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Regents of the University of California v. Bakke | BRI’s Homework Help Series

Regents of the University of California v. Bakke was a case brought to the Supreme Court over the use of Affirmative Action in the college admission process. The University of California at Davis Medical School created a minimum minority student quota for the admissions department to fill each year. Bakke, a two-time UC-Davis Med School rejected applicant, sued the school for violation of the Equal Protection Clause of the 14th Amendment and Title VI of the Civil Rights Acts. Ultimately, the Supreme Court justices ruled in support of the goals of Affirmative Action because of incorporation, the idea that the states must adhere to the protections of the Bill of Rights. They also stated that Bakke was, in fact, denied equal protection. This decision, because it was so muddled, did not set long-term precedents or clarifications concerning Affirmative Action.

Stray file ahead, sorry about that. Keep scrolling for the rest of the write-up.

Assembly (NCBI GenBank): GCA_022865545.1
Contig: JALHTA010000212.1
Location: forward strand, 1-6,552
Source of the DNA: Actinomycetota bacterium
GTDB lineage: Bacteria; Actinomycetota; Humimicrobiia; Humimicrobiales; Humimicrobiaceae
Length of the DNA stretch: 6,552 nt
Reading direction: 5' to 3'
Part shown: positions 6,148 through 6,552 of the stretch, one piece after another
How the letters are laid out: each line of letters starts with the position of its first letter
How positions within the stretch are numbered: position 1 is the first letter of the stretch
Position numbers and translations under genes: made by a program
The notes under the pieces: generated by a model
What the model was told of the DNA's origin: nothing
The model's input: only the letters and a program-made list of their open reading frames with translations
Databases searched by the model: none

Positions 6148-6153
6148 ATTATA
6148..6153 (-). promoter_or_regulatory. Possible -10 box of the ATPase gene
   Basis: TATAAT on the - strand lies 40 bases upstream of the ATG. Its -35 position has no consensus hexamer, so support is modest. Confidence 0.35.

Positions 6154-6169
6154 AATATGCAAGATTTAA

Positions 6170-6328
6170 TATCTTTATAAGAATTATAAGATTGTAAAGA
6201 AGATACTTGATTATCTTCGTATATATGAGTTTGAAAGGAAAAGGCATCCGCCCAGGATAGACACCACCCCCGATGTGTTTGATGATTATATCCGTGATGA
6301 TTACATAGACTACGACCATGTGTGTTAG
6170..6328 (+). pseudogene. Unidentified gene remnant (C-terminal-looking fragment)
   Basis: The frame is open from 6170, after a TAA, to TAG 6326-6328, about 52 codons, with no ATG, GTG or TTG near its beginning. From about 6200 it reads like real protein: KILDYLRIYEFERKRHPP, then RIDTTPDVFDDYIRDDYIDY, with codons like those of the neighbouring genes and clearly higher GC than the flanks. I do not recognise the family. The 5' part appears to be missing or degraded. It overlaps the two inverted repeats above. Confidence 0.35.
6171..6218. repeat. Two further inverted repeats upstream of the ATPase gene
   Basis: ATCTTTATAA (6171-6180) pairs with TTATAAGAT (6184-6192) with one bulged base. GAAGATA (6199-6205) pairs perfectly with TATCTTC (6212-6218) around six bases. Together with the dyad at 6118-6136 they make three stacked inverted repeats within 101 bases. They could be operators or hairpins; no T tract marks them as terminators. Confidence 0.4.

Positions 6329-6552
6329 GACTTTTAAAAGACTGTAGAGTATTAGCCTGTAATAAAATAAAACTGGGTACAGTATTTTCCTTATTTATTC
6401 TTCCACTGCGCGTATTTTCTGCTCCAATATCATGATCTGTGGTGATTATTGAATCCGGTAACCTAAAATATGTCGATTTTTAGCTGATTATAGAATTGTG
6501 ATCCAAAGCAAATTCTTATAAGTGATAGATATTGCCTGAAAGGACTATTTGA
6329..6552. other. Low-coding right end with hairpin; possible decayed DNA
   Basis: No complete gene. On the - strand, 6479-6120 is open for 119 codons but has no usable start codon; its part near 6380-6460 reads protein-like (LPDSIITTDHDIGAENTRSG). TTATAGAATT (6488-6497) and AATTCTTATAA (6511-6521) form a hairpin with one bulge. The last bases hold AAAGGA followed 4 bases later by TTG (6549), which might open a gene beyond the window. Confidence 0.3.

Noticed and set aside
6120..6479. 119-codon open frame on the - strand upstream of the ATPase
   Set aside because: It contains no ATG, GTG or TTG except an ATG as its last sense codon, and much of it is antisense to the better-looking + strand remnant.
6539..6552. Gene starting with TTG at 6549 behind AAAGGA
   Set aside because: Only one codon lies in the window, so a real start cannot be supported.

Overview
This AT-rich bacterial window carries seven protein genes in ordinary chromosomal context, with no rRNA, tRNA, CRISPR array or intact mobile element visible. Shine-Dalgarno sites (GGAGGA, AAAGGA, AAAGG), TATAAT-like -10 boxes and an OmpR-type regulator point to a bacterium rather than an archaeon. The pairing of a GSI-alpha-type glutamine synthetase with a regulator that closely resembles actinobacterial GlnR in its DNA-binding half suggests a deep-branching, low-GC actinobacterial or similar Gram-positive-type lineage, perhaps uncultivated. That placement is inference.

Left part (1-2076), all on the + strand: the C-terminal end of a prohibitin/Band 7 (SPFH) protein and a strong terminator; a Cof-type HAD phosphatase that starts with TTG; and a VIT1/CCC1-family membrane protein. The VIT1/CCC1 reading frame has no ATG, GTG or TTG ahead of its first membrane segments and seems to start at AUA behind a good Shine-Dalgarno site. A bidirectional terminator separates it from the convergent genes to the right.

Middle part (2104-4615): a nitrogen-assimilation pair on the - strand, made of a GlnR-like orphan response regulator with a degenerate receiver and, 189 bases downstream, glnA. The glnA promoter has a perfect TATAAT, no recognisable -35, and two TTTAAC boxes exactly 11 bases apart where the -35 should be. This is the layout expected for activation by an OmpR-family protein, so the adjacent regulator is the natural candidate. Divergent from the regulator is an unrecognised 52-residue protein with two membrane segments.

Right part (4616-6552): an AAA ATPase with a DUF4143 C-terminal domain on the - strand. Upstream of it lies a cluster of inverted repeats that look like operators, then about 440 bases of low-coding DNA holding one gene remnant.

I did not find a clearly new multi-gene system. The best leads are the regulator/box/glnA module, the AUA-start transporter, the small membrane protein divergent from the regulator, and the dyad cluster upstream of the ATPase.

What is Affirmative Action? Affirmative Action is a policy, usually carried out by schools, businesses, government entities, and federal contractors, in which individuals of minority racial status are afforded preferential treatment on the basis of race. Affirmative action came about as part of a desire to rectify the traditional underrepresentation of minority peoples in desirable professions and universities, which negatively impacted their financial and social conditions.